- Defining overprotective parents
- Examples of overprotective parents
- The line between safety and overprotection
- Safety vs Overprotection: How to Find the Balance
- Why do some parents become overprotective?
- Fear of the Unknown
- Lack of Trust
- How overprotection can impact children
- The Dangers of Overprotection
- How to Strike the Right Balance
- Ways to avoid becoming an overprotective parent
- What to do if you are already an overprotective parent
- Find a Balance Between Protection and Freedom
- Teach Them How to Handle Themselves in Different Situations
- Trust Your Children
Defining overprotective parents
There are a lot of different ways you can describe overprotective parents, and in this blog post, we will look at what defines an overprotective parent and give you some examples. We will provide you with some tips on establishing if they are too overprotective and how to help them be less protective of their children while keeping them safe.
The definition of an overprotective parent is a parent who worries about their children’s safety and well-being. This is often described as being a helicopter parent, lawnmower parenting or even tiger parenting. Overprotective parents often struggle to let their children experience life on their own two feet. They will try and control every single aspect of their children’s life.
Examples of overprotective parents
There are many examples of overprotective parents. Some common examples include
- Not allowing your child to walk to school by themselves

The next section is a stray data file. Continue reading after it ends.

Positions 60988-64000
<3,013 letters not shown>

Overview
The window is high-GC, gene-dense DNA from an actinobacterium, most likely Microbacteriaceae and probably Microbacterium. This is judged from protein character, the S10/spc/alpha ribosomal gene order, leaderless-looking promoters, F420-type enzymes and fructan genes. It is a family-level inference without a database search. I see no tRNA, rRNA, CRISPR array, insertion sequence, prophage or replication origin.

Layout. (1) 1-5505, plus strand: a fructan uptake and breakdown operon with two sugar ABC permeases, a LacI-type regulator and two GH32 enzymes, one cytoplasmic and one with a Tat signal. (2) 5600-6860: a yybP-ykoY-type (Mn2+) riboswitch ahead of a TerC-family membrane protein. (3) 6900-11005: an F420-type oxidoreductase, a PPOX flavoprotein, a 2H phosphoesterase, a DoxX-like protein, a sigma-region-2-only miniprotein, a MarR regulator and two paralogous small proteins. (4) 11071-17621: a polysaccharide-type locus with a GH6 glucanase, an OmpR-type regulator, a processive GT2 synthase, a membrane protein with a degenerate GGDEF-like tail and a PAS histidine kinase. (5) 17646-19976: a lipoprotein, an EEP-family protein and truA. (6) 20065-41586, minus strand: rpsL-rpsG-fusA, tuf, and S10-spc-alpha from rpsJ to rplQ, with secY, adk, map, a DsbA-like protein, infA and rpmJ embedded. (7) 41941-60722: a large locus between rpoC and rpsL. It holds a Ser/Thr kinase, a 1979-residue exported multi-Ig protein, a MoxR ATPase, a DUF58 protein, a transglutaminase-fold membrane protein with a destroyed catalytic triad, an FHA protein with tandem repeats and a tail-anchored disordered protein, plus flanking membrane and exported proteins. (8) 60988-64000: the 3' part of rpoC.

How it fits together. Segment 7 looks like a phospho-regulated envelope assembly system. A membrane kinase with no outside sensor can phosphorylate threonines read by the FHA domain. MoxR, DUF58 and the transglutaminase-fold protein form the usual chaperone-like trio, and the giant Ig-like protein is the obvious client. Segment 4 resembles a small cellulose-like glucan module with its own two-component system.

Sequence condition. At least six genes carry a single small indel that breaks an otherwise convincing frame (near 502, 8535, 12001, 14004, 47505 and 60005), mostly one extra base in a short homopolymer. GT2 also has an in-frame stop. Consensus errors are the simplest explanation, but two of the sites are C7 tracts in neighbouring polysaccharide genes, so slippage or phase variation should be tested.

- Not letting your child play outside without supervision
- Not letting your child go on sleepovers or playdates
- Constantly checking in on your child when they’re at school or with friends
- Trying to control who your child hangs out with
- The list goes on!
The line between safety and overprotection
Keeping your child safe is your job as a parent, but at what point does safety become too overprotective? This is a very delicate balance and one that is different and varies from family to family.
Safety vs Overprotection: How to Find the Balance
How can you tell when you are keeping your child safe and being a good parent and when you are being an overprotective parent and holding them back? Here are a few things for you to consider:
Your child’s age and maturity level: A five-year-old child will need a lot of guidance and supervision compared to a teenager. As your children get older and hopefully more mature, they should be able to handle more independence and responsibility.